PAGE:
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 Look Of Phishing Scams

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PostSubject: Look Of Phishing Scams   Sun May 10, 2009 3:47 pm

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What does a phishing scam look like?

Phishing e-mail
messages take a number of forms. They might appear to come from your
bank or financial institution, a company you regularly do business
with, such as Microsoft, or from your social networking site. In the United States, recent bank mergers have created new opportunities for scammers. For more information, read FTC Consumer Alert: Bank Failures, Mergers and Takeovers: A "Phish-erman’s Special."Spear
phishing is a targeted form of phishing in which an e-mail message
might look like it comes from your employer, or from a colleague who
might send an e-mail message to everyone in the company, such as the
head of human resources or IT. For details, see Spear phishing: highly targeted scams. Phishing
mail often includes official-looking logos and other identifying
information taken directly from legitimate Web sites, and it may
include convincing details about your personal information that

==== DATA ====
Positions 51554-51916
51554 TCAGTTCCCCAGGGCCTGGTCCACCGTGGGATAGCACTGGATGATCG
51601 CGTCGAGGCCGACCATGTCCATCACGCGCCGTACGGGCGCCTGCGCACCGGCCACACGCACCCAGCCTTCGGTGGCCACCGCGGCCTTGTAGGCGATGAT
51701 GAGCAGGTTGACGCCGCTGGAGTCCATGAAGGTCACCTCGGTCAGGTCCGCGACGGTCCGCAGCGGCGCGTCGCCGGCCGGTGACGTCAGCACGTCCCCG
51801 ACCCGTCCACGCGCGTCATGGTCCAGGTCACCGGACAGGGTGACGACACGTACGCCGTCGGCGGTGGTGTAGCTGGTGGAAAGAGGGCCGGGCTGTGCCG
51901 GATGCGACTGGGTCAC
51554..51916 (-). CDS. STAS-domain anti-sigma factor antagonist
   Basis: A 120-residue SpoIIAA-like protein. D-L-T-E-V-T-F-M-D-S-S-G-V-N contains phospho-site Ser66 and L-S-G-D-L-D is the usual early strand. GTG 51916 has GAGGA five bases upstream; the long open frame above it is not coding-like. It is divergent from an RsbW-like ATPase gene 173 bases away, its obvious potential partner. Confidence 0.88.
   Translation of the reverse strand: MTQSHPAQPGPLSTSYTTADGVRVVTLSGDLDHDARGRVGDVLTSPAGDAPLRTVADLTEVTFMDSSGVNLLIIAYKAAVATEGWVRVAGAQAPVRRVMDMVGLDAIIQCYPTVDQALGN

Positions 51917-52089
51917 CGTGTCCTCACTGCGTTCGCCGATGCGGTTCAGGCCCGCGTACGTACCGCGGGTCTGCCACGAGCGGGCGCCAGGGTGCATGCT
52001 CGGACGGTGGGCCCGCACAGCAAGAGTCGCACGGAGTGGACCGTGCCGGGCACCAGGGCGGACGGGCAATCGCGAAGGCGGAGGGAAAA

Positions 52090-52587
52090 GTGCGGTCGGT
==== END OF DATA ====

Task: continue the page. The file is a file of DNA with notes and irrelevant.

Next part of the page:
scammers found on your social networking pages.The main thing
phishing e-mail messages have in common is that they ask for personal
data, or direct you to Web sites or phone numbers to call where they
ask you to provide personal data. The following is an example of what a phishing scam in an e-mail message might look like.



Example of a phishing e-mail message, which includes a deceptive Web address that links to a scam Web site.
To
make these phishing e-mail messages look even more legitimate, the scam
artists may place a link in them that appears to go to the legitimate
Web site (1), but actually takes you to a phony scam site (2) or
possibly a pop-up window that looks exactly like the official site. Here are a few phrases to look for if you think an e-mail message is a phishing scam. "Verify your account."Businesses should not ask you to send passwords, login names, Social
Security numbers, or other personal information through e-mail. If
you receive an e-mail message from Microsoft asking you to update your
credit card information, do not respond: this is a phishing scam. To
learn more, read Fraudulent e-mail that requests credit card information sent to Microsoft customers."You have won the lottery."The lottery scam is a common phishing scam known as advanced fee fraud.
One of the most common forms of advanced fee fraud is a message that
claims that you have won a large sum of money, or that a person will
pay you a large sum of money for little or no work on your part. The
lottery scam often includes references to big companies, such as
Microsoft. There is no Microsoft lottery. "If you don't respond within 48 hours, your account will be closed."These
messages convey a sense of urgency so that you'll respond immediately
without thinking. A phishing e-mail message might even claim that your
response is required because your account might have been compromised.
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